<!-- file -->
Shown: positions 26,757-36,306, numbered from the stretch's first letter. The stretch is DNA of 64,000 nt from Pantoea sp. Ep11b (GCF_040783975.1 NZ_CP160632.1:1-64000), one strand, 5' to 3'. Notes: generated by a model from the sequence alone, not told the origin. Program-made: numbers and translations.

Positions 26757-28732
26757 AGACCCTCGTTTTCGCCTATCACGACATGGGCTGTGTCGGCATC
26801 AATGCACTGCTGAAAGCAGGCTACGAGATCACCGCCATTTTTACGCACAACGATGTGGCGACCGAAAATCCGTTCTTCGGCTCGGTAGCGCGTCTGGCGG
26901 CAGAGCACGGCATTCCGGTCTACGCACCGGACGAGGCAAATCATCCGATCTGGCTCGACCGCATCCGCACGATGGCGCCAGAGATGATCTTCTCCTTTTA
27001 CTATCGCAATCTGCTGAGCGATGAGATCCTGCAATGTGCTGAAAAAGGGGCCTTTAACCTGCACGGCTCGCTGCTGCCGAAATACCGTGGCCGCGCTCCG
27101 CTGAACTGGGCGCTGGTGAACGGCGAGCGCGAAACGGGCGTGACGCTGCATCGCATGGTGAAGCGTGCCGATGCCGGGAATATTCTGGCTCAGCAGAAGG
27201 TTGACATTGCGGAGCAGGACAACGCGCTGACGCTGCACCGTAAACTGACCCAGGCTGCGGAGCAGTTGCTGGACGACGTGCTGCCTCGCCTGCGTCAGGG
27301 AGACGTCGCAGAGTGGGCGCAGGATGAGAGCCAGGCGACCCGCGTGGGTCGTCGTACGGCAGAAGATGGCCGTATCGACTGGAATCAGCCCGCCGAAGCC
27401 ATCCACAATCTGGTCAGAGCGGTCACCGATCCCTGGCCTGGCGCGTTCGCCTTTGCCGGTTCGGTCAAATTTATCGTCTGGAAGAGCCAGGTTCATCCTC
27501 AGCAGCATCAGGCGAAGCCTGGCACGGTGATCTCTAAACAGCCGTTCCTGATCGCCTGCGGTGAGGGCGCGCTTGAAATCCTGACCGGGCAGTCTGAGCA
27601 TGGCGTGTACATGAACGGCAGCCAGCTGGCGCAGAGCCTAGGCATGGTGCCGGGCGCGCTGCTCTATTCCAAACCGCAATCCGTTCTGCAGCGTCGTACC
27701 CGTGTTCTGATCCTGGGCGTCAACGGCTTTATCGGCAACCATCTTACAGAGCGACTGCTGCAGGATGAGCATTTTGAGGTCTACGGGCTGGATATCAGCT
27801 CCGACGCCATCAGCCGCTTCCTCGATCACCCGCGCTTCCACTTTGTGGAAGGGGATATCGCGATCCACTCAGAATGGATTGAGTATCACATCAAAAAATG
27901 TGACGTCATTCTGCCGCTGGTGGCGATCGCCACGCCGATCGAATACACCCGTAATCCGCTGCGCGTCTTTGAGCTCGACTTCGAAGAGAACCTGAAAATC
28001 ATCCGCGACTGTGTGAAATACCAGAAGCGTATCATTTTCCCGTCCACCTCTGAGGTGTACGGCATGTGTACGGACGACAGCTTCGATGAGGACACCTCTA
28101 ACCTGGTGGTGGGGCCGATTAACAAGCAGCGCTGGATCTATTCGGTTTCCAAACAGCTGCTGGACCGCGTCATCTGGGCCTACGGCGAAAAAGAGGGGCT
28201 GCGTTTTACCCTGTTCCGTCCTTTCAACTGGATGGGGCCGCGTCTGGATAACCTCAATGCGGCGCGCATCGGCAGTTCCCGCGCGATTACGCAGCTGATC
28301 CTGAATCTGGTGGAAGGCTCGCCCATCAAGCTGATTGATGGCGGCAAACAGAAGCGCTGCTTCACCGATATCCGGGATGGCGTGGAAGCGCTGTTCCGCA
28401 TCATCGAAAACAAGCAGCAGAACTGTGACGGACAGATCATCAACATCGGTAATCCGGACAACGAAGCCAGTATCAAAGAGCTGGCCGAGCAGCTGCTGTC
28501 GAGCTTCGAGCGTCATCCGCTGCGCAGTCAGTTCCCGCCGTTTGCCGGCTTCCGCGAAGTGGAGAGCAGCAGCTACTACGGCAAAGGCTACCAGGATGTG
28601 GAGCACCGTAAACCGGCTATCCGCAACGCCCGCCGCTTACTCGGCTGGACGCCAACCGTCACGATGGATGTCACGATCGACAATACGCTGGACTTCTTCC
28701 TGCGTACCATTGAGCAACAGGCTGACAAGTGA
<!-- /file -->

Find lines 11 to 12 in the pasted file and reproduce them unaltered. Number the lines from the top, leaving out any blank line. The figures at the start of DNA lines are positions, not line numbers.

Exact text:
27501 AGCAGCATCAGGCGAAGCCTGGCACGGTGATCTCTAAACAGCCGTTCCTGATCGCCTGCGGTGAGGGCGCGCTTGAAATCCTGACCGGGCAGTCTGAGCA
27601 TGGCGTGTACATGAACGGCAGCCAGCTGGCGCAGAGCCTAGGCATGGTGCCGGGCGCGCTGCTCTATTCCAAACCGCAATCCGTTCTGCAGCGTCGTACC